Why "SNL" Star Mike Myers Wrote an Apology Letter to Teenage Chelsea Clinton
The First Daughter was 12 years old when she was made fun of in a Wayne's World sketch.
In the early '90s, Bill Clinton was president, so naturally he was a regular target of Saturday Night Live. But, in the eyes of some—including Hillary Clinton and some of the show's audience—one 1992 episode of the show went too far in joking about the president's family. A "Wayne's World" sketch included a line about then-12-year-old Chelsea Clinton that led to backlash, the episode being edited for future airings, and cast member Mike Myers writing a personal apology letter to the first daughter. SNL creator Lorne Michaels also apologized publicly for the poorly received joke. Read on to find out what Wayne and Garth said about Chelsea and about the aftermath.
A joke about Chelsea was cut from the "Wayne's World" sketch in reruns.
In the 1992 "Wayne's World" sketch, musicians and local access TV hosts Wayne (Myers) and Garth (Dana Carvey) name the top 10 things they love about Bill Clinton, who had been recently elected president. The sketch is available to view on Saturday Night Live's YouTube channel, but a joke about Chelsea that was there in the live airing has been edited out.
According to Gawker, in the original version, Wayne and Garth say of Vice President-elect Al Gore's daughters, "If they were a president, they'd be Babe-raham Lincoln." They add, "Chelsea… well, she's a babe in development." At the time, Gore's three daughters ranged in age from 13 to 19. The joke has been interpreted as being a dig about Chelsea's appearance.
In the clip available online, Wayne and Garth talk about the second daughters, but the entire joke about "Babe-raham" Lincoln is removed. Then, the video skips straight from No. 3 to No. 1 on Wayne and Garth's list. Chelsea is still ranked as No. 2 but goes without any commentary.
Myers and Michaels apologized.
As reported by The Seattle Times, when the episode re-aired in 1993, the joke about Chelsea had been cut. According to the article, the decision was made following outrage from viewers and from Hillary.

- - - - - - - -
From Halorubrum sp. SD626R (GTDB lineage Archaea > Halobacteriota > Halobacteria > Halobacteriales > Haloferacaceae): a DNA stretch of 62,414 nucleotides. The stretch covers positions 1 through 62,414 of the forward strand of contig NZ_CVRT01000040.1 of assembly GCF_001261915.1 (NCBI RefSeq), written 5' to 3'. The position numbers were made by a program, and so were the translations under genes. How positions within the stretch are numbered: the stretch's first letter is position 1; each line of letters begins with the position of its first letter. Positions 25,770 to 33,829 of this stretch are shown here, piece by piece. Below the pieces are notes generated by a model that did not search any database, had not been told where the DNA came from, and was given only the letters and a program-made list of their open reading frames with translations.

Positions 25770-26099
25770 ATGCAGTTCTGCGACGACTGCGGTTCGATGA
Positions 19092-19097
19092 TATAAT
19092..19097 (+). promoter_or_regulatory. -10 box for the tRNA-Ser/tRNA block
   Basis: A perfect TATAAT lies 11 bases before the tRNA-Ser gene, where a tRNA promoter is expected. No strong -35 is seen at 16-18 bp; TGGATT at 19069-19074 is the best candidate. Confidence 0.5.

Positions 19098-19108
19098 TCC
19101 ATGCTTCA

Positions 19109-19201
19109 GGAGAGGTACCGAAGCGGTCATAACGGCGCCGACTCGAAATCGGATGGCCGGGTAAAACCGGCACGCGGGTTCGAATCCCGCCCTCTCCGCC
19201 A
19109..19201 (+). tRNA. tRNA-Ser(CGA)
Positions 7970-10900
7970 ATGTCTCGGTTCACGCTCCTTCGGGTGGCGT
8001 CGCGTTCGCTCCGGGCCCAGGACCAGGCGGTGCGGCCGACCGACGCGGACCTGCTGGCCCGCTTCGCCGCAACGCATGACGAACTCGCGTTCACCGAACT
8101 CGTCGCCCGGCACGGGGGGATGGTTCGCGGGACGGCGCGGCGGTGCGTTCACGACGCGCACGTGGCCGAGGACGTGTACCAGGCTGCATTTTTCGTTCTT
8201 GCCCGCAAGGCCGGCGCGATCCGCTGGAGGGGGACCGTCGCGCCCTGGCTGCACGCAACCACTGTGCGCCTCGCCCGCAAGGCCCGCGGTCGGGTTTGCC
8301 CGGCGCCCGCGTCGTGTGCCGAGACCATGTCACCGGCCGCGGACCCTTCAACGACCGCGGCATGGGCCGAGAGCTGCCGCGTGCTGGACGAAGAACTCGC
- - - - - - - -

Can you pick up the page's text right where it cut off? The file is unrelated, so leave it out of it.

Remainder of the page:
In response, Myers wrote an apology letter to Chelsea and her family. In a statement, Michaels said, "We felt, upon reflection, that if it was in any way hurtful, it wasn't worth it. She's a kid, a kid who didn't choose to be in public life."
Bill said anyone making fun of Chelsea was "insensitive."
In a December 1992 interview with People, Bill talked about his daughter being the public eye as he transitioned from being the governor of Arkansas to president of the United States. He was asked specifically about how he'd feel about Saturday Night Live mocking Chelsea.
"You know, I really find it hilarious when they make fun of me. The Saturday Night Live skit where I was in McDonald's talking about Somalia—I thought that was hilarious," he said. "But I think you gotta be pretty insensitive to make fun of an adolescent child. I think there is something pretty off-center with people who do that."
He added, "We really work hard on making sure that Chelsea doesn't let other people define her sense of her own self-worth … It's tough when you are an adolescent because peer opinion and other people's opinion become more important. But I think she'll be OK."
Hillary complained about another Chelsea sketch.
In August, former SNL cast member Julia Sweeney appeared on SNL alums Carvey and David Spade's podcast Fly on the Wall. As reported by Deadline, Sweeney explained that Hillary wrote a letter to the show after she portrayed Chelsea in a sketch.
"People were saying how unattractively I was playing Chelsea, and all I did was not wear makeup and put braces on," Sweeney explained on the podcast. "If you say that, you're saying I'm unattractive! … I just didn't wear makeup and put on braces. That was it, and a wig. A long wig."
Sweeney added, though, that she could empathize with Hillary's perspective. "I understood what Hillary was saying, especially now that I'm a parent," the comedian said. "It's like, yeah [expletive] off. I mean, don't play kids. That was wrong. She was right, that was wrong."
Chelsea later spoke up herself.
Chelsea has admitted that hearing jokes about herself on SNL as a teen altered her feelings about comedy at that time. According to Insider, on an episode of the 2022 Apple TV+ series Gutsy, hosted by Chelsea and Hillary, Chelsea, now in her 40s, shared, "I had a different experience with comedy in some ways than a lot of people, because I was made fun of so much as a child, by people who were professional comics."
She explained that when comments were made about her by conservatives in the media like Rush Limbaugh, she knew they were more about her parents than herself. She added, "But when SNL made fun of me, I was like, 'Wow, a group of adults sat in a room, all decided this was a good idea, nobody thought maybe we shouldn't make fun of children,' I was like, 'Oh, I just don't think that's funny or OK, so I just don't think comedy's funny or OK.'"
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